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Whether you’ve just gotten started or you’ve applied for your First Five Credit Cards, it would be wise to consider “business” credit cards.

If you’ve ever thought about applying for one only to deem yourself ineligible, it’s time to rethink your approach and take a closer look at these powerful pieces of plastic. You may be eligible for more rewards than you thought!

What is a Business Credit Card?

Simply, it is a credit card that is intended to be used by business owners for company-related expenses rather than personal use. They are available to large and small businesses alike, and can be a useful tool for separating expenses, providing employees with charging capabilities, and building a business’ credit portfolio for future lending needs.

Why Are Business Credit Cards Useful?

Other than the aforementioned reasons of building a business credit profile, the advantages of utilizing business credit cards are that they offer similar award bonuses as personal cards–sometimes even better. For example, here are current offers for the personal and business versions of the Chase Sapphire Preferred and Ink Business Preferred cards:

Learn more about this card.

Learn more about this card.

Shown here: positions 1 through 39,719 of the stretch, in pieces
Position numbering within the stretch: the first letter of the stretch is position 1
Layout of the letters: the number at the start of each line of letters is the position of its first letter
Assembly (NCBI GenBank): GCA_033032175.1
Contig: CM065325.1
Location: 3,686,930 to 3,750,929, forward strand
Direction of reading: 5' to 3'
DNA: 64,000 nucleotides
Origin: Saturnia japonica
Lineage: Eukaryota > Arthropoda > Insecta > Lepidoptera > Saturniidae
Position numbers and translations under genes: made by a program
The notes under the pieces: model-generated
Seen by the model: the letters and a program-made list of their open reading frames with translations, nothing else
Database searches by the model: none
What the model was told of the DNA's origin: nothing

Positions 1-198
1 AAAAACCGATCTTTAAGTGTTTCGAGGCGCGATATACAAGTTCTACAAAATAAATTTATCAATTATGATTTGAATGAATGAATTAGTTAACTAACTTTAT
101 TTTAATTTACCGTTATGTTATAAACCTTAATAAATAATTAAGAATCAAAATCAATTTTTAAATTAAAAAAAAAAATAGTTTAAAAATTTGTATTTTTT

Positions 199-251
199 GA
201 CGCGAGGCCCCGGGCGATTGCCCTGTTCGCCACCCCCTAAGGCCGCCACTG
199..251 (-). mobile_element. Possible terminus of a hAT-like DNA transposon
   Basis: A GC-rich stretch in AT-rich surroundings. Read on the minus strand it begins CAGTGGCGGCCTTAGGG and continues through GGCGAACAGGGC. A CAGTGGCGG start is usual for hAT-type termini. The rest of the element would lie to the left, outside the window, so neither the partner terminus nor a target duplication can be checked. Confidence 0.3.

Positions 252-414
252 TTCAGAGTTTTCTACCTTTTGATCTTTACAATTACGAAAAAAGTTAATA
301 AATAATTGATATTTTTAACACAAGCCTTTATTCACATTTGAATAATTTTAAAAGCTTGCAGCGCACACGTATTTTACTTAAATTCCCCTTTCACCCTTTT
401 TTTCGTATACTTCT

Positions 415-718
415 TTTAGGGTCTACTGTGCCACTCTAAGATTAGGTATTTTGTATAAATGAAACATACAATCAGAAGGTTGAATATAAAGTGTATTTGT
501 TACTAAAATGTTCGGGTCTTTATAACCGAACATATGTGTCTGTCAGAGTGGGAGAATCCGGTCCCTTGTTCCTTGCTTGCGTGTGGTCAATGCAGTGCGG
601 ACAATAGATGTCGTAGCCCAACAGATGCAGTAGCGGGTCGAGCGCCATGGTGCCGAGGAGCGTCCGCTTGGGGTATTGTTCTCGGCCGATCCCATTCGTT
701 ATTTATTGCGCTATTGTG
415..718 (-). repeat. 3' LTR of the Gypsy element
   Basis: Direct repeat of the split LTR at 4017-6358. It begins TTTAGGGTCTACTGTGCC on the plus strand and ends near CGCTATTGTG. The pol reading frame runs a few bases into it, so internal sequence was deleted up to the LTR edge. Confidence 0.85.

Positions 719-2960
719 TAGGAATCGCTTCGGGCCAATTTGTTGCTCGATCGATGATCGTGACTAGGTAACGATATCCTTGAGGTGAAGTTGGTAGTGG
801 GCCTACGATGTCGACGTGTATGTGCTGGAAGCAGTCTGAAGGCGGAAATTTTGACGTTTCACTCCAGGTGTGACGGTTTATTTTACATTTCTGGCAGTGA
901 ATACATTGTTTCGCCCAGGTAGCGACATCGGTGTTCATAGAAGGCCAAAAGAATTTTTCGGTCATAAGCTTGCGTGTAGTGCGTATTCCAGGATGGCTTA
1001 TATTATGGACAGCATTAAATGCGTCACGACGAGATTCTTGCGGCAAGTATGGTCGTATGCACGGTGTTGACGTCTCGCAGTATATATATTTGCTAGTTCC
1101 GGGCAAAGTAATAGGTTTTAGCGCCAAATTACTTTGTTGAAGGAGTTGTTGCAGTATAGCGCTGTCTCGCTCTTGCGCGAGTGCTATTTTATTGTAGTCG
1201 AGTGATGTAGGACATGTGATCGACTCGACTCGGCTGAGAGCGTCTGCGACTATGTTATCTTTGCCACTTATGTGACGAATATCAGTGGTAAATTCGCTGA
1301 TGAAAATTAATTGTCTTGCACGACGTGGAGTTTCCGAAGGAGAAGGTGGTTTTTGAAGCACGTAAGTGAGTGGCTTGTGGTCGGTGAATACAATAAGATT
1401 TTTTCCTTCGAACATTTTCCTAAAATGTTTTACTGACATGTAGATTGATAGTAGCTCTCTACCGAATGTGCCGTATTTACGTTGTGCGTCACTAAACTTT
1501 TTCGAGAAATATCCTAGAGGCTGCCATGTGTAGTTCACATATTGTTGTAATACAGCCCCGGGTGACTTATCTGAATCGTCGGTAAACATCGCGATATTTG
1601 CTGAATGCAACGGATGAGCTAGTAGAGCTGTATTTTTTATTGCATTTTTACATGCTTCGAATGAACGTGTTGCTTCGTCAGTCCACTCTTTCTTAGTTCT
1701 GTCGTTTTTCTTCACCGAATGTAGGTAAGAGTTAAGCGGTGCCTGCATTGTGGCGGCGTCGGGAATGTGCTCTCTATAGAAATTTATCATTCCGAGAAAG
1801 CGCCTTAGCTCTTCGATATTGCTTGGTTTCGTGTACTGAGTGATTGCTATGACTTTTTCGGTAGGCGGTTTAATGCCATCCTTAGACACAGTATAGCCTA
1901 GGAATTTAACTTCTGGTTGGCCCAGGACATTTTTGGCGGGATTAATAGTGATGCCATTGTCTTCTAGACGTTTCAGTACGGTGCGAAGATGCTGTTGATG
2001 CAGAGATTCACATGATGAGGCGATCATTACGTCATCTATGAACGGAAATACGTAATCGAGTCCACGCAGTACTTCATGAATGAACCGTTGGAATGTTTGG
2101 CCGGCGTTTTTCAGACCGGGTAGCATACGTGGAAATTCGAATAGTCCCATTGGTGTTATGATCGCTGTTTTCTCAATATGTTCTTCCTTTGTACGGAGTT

Clearly, the business card is offering more points (with a bit of extra spend) and can be a great way to earn points. What’s more, there is nothing preventing you from getting both the personal and business version of this card and earning 180,000 Ultimate Rewards points. Even better, your spouse can do the same and the two of you can earn 360,000 Ultimate Rewards points for $38,000 spend (plus an additional 38,000 points, for a total of 398,000, due to earning 1 mile/point on those $38,000 spent – more if spending in a bonused category). That’s enough for two round-trip award tickets from the U.S. to anywhere in the world with points to spare. Although the Business Preferred has a high spend threshold, you could also do the same with the Ink Business Cash or Ink Business Unlimited as well with similar results.

You, too, could fly in masked luxury with points earned from business credit cards!

Other advantages of business credit cards are that they tend to have larger credit limits (in expectation of large business purchases) as well as the occasional unique bonus category. The Chase Ink Business Preferred, as mentioned previously, is one such card that offers 3x Ultimate Rewards points per dollar spent (up to $150,000) on travel, shipping purchases, Internet, cable and phone services, and advertising purchases made with social media sites.